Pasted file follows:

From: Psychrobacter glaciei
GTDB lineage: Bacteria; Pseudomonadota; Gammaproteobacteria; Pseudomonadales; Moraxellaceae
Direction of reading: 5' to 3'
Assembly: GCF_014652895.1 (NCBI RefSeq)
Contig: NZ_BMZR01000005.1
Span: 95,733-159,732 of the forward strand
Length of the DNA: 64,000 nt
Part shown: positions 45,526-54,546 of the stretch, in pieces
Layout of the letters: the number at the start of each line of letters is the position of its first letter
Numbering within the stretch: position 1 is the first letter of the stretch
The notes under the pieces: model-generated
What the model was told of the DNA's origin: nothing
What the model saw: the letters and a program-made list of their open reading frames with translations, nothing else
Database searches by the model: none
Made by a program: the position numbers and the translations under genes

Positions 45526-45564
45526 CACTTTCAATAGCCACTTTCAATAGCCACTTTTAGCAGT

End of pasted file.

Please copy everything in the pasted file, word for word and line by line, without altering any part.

From: Psychrobacter glaciei
GTDB lineage: Bacteria; Pseudomonadota; Gammaproteobacteria; Pseudomonadales; Moraxellaceae
Direction of reading: 5' to 3'
Assembly: GCF_014652895.1 (NCBI RefSeq)
Contig: NZ_BMZR01000005.1
Span: 95,733-159,732 of the forward strand
Length of the DNA: 64,000 nt
Part shown: positions 45,526-54,546 of the stretch, in pieces
Layout of the letters: the number at the start of each line of letters is the position of its first letter
Numbering within the stretch: position 1 is the first letter of the stretch
The notes under the pieces: model-generated
What the model was told of the DNA's origin: nothing
What the model saw: the letters and a program-made list of their open reading frames with translations, nothing else
Database searches by the model: none
Made by a program: the position numbers and the translations under genes

Positions 45526-45564
45526 CACTTTCAATAGCCACTTTCAATAGCCACTTTTAGCAGT